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volcano (1)Mayon Volcano’s seismic monitoring network recorded three (3) volcanic earthquakes during the past 24 hours. The crater could not be observed due to thick clouds covering the summit.  Sulfur dioxide (SO2) emission was measured at an average of 1062 tonnes/day on 26 March 2018. Medium-term deflation has been recorded by electronic tiltmeter and Precise Leveling (PL) surveys since 20 February 2018 despite short-term episodes of inflation at the lower and middle slopes. However, overall ground deformation data indicate that the edifice is still swollen or inflated relative to pre-eruption baselines.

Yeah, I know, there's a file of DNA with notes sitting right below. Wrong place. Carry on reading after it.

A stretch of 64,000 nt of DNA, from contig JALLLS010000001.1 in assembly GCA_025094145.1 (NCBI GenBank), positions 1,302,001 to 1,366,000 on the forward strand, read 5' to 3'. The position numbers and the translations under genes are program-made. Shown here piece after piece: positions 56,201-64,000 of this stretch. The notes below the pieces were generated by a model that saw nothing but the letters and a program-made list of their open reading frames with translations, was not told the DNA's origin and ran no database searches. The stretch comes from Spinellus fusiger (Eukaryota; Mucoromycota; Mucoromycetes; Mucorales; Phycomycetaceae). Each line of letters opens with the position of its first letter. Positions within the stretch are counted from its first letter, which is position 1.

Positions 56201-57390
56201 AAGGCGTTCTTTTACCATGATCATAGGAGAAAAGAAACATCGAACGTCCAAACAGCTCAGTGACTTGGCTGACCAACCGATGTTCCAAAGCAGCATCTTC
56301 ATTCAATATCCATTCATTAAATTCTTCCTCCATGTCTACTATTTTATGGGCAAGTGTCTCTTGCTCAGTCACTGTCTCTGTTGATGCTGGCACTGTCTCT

Alert Level 2 currently prevails over Mayon Volcano. This means that Mayon is at a moderate level of unrest. PHIVOLCS-DOST reminds the public of sudden explosions, lava collapses, pyroclastic density currents or PDCs and ashfall can still occur and threaten areas in the upper to middle slopes of Mayon. PHIVOLCS-DOST recommends that entry into the six kilometer-radius Permanent Danger Zone or PDZ and a precautionary seven kilometer-radius Extended Danger Zone or EDZ in the south-southwest to east-northeast sector, stretching from Anoling, Camalig to Sta. Misericordia, Sto. Domingo, must be strictly prohibited. People residing close to these danger areas are also advised to observe precautions associated with rockfalls, PDCs and ashfall. Active river channels and those perennially identified as lahar prone areas in the southern and eastern sectors should also be avoided especially during bad weather conditions or when there is heavy and prolonged rainfall. Civil aviation authorities must advise pilots to avoid flying close to the volcano’s summit as airborne ash and ballistic fragments from sudden explosions and PDCs may pose hazards to aircrafts. PHIVOLCS-DOST is closely monitoring Mayon Volcano’s activity and any new significant development will be immediately communicated to all stakeholders.